I am three weeks into getting this old C3 started up again. I hit a small delay while waiting for the new tank kit to arrive. This past weekend, I started the process of removing the original gas tank. At first glance, it seemed pretty straight forward but of course, I ran into a snag pretty quickly.
I started by unhooking the fuel lines and draining the remaining gas (I had already pumped the tank out) into a gas can. I then unhooked the return line on the passenger side as well. On the drivers side, I began to remove the gas vapor hose from the steel line running along the chassis and due to the age, the line snapped off from the rubber hose. So now, I am at decision point number one. Do I replace the vapor line running down the frame or do I try a longer piece of rubber to connect to the existing line? Of course, the third option is to plug it and vent my cap with a 1/16th drill through the top of the cap. Onward.
I climbed under the car and removed the tank strap bolts, that was pretty straight forward. Once the strap bolts were removed, I then began working the support bar. Again, seems pretty straight forward, 4 bolts (9/16). The first bolt came off no problem and I thought, this was going to be fast. The next three bolts became a challenge. The nut that is exposed is easily accessible however, the bolt was spinning with the nut and this is where the issue started. The bolt heads are inside the frame and offer very little access. On the passenger side, I was able to get a box wrench on the bolt head and that worked great. On the driver side, I was able to do the same on one of the bolts but not on both.
The final bolt an I got very well acquainted. We battled for several hours over a two day period. There was rust debris inside the frame so I could not get the bolt head on my wrench. I tried a nut splitter which was two wide to fit in the area I was working in. I started to cut the bolt off but that was not working well. I finally thought I would use a Dremel tool but that was also two large to fit. So the battle continued. After trying many different tools and cutting up my hands, I finally was able to slip a ratchet, through the front part of the frame while using my finger through the back part of the frame to get the ratchet situated on the bolt. It took a bit of time but I got there.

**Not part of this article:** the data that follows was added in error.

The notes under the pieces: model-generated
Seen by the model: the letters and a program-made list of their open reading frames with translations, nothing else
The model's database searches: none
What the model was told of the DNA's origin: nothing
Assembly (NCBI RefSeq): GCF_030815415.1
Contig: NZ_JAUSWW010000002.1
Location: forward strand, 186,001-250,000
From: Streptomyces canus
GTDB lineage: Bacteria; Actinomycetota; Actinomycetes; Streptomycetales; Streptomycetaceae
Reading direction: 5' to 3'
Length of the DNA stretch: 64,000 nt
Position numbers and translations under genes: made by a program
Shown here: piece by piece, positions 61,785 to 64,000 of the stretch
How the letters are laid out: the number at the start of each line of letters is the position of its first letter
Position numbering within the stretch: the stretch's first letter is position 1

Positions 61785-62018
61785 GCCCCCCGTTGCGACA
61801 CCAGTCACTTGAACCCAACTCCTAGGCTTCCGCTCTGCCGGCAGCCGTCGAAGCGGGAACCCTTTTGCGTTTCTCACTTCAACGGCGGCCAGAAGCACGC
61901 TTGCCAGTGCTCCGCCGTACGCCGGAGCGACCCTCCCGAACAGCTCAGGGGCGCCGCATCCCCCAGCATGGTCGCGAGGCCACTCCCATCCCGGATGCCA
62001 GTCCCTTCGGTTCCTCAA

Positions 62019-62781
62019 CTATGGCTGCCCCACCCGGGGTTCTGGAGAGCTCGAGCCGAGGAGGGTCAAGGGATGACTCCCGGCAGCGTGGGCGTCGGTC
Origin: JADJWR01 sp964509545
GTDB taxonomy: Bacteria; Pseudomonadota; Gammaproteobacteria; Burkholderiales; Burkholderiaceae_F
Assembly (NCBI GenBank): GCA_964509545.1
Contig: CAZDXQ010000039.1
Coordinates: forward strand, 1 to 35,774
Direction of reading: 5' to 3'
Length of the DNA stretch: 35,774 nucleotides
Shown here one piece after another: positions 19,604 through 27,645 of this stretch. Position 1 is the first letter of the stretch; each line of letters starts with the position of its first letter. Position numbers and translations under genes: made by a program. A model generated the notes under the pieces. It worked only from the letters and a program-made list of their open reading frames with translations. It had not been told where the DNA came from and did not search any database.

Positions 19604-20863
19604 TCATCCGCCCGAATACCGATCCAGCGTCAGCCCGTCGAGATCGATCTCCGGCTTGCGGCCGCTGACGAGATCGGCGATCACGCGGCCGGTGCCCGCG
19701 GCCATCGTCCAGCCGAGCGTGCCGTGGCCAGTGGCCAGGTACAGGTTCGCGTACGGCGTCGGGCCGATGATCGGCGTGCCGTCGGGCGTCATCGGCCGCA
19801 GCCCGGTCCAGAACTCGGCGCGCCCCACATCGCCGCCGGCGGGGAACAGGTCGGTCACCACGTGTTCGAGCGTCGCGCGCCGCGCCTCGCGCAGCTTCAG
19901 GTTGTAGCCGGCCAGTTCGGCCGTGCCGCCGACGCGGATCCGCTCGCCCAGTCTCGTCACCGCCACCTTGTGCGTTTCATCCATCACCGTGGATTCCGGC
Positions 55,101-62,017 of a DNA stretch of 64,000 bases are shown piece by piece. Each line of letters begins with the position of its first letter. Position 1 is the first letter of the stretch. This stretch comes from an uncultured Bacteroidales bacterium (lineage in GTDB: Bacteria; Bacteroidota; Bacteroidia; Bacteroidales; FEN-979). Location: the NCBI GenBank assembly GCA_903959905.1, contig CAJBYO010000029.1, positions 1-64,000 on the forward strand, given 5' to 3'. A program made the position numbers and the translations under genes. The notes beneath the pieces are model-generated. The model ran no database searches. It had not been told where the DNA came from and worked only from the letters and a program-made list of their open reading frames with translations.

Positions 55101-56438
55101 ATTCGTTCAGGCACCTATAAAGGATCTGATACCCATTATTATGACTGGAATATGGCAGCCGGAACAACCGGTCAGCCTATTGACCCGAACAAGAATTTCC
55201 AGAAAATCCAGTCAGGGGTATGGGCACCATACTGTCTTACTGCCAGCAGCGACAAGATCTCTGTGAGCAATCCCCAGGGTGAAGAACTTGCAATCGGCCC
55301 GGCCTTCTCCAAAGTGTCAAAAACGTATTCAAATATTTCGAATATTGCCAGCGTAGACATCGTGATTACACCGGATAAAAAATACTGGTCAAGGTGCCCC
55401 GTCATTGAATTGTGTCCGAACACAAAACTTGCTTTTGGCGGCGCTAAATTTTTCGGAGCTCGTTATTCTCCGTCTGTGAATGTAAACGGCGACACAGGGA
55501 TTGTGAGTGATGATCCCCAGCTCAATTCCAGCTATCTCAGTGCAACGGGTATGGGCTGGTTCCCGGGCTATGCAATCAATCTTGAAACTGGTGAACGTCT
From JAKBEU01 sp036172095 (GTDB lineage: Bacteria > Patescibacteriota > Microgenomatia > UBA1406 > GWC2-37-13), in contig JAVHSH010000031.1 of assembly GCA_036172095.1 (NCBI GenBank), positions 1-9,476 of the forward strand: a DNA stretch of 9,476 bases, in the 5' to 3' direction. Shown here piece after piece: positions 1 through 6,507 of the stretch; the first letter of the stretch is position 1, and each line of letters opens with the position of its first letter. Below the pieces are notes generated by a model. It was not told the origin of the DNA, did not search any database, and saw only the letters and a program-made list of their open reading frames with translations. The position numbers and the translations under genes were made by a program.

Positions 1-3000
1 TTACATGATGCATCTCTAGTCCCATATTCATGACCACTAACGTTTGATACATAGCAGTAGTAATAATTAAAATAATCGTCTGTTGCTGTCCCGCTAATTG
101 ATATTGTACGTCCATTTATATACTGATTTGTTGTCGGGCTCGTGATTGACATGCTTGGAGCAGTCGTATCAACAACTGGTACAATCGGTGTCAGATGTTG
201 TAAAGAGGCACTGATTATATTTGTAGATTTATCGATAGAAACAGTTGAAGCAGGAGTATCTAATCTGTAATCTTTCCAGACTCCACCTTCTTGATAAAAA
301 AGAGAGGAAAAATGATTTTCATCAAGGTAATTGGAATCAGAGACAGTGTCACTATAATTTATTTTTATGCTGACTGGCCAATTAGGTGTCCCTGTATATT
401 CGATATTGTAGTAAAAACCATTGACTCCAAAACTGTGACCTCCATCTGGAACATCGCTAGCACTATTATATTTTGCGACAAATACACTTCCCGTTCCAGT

Original build sheet
With the cross bar off, the tank was free to move around. First thing I did was released the original build sheet. It is dirty but it is there. I need to see if I can get it cleaned up a little and will then place it in a binder where will be protected. I started to tilt the tank at a 45 degree angle to slide it out of its home but I was met with the realization that my factory exhaust was in the way. I used a floor jack to hold the tank up under the car while I removed the muffler hangers on both sides and then removed the chrome tips and loosened the U-bolts. In hindsight, the last step was not necessary. I was able to move the pipes to the outside of he car on each side which freed up room for the tank to come down. After battling a bit with the Gas Separator, I was successful and the tank was laying on the ground.
The next step is to check the hoses and mount everything on the new tank. Once that is done, I will reverse the steps and connect the new tank and strap it onto the frame. At that point, it will be time to try and turn the car over. We are pretty excited to get to that step and are keeping our fingers crossed that it will run and it will sound as sweet as I remember. Here are a few shots of what she looks like from behind with the mufflers hanging low.
Back view with tank and spare tire carrier removed.
Looking up to where the gas tank should be.
Muffler hangers remove and pushed aside to make room for the tank to come down.
Gas separator made in my hometown of Rochester NY back in the day. This is the original from 1971.